Now, tax officers are examining whether such unexplained credits are benami, which means assets or transactions carried out at the behest of another person and seeking information on the source of such credits and transactions. Assessment officers are being particularly strict this year in the wake of the government's demonetisation drive, according to the people cited earlier, who spoke on condition of anonymity. The number of transactions with unexplained credit has gone up this year, they said.
"Until now many taxpayers at the time of assessment would offer to pay tax on unexplained credits and investments if these were raised by the revenue department and (if) the taxpayers were not able to substantiate them. However, one has to be very careful now as such unexplained credits and investments may be examined under the Benami Act and may invite penal and criminal consequences," said Amit Maheshwari, partner, Ashok Maheshwary & Associates.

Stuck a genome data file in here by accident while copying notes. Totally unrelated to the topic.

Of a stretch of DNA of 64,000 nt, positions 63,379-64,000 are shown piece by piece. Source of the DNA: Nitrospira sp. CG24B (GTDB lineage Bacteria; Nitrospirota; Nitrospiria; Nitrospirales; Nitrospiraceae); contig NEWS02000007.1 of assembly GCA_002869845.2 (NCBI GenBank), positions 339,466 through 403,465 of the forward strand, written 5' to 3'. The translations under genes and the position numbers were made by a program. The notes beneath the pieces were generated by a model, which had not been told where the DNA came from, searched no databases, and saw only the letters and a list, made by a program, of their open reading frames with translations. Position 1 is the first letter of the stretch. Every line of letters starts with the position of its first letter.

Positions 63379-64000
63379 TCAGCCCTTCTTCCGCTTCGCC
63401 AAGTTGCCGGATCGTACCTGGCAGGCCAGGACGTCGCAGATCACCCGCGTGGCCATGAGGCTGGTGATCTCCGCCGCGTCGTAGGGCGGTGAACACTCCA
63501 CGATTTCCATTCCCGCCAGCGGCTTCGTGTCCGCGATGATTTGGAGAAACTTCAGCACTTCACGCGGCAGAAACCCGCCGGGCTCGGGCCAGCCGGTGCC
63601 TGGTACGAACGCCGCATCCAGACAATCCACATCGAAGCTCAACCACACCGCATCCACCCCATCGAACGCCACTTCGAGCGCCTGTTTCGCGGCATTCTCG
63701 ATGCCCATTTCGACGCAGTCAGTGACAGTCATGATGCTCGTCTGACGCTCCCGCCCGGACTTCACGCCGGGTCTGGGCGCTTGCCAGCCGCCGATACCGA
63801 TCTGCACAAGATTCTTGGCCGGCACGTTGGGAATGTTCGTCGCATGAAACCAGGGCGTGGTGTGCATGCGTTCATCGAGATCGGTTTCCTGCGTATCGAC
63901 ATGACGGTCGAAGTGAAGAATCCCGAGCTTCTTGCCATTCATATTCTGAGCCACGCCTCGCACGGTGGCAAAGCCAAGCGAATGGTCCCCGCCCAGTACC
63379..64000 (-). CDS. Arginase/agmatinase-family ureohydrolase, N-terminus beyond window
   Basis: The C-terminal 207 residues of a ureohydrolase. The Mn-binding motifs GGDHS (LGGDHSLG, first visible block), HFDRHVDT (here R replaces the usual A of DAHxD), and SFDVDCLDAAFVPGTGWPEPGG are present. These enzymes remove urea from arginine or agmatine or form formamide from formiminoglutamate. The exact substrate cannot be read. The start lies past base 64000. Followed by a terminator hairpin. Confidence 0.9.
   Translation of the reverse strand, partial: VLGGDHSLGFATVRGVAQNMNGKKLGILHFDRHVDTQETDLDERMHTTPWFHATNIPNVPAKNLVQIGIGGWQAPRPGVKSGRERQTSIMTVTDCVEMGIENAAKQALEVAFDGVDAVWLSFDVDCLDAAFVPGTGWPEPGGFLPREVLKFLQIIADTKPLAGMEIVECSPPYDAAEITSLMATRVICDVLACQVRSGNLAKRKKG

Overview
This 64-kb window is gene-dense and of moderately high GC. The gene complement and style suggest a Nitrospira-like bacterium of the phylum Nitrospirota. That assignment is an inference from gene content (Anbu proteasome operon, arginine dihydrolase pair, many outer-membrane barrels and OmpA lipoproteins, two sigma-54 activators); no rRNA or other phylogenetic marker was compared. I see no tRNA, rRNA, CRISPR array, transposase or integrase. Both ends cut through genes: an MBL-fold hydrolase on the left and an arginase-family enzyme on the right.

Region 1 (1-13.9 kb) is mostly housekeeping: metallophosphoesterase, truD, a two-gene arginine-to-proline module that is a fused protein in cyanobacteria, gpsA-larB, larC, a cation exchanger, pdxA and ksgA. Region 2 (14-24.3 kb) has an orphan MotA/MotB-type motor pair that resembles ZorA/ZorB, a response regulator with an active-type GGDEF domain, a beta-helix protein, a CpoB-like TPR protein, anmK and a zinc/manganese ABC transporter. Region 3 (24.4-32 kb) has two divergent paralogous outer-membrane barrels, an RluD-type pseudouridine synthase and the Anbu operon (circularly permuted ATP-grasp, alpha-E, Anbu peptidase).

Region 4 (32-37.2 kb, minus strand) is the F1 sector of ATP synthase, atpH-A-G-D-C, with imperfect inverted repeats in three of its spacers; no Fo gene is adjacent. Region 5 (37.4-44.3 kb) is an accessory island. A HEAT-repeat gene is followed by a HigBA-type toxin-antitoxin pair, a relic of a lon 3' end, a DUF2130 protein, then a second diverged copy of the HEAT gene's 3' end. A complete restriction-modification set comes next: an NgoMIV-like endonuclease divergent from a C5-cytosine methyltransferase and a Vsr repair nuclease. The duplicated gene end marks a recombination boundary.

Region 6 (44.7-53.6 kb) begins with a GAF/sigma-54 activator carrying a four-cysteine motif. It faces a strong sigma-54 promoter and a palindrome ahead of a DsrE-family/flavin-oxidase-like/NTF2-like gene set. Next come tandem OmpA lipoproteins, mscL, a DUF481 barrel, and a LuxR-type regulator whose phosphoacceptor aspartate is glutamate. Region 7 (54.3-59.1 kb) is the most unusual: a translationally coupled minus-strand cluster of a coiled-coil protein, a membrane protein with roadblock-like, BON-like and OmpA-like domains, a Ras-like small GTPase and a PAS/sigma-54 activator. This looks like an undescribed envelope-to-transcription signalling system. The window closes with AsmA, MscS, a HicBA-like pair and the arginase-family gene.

Tax experts, however, said even now a distinction between unexplained tax credits, where higher tax is applicable, and a benami transaction has to be made. "If a cash credit is unexplained and the tax department can trace back the money to some other person, then only Benami Act can apply," said Dilip Lakhani, a tax expert. "In cases where there are only unexplained cash deposits in the bank account then higher tax is applicable and Benami Act can't be applied," he said. For example, a Delhi-based person who bought a house worth Rs 5 crore when his annual income was Rs 2 lakh. The assessing officer is looking to trigger the Benami Act in this case.
However, in another situation, where a Mumbai-based realtor was found to have taken 20% of the cost of the apartments in cash, the developer would be required to pay higher tax on the cash but this would not be considered a benami transaction, says a tax adviser.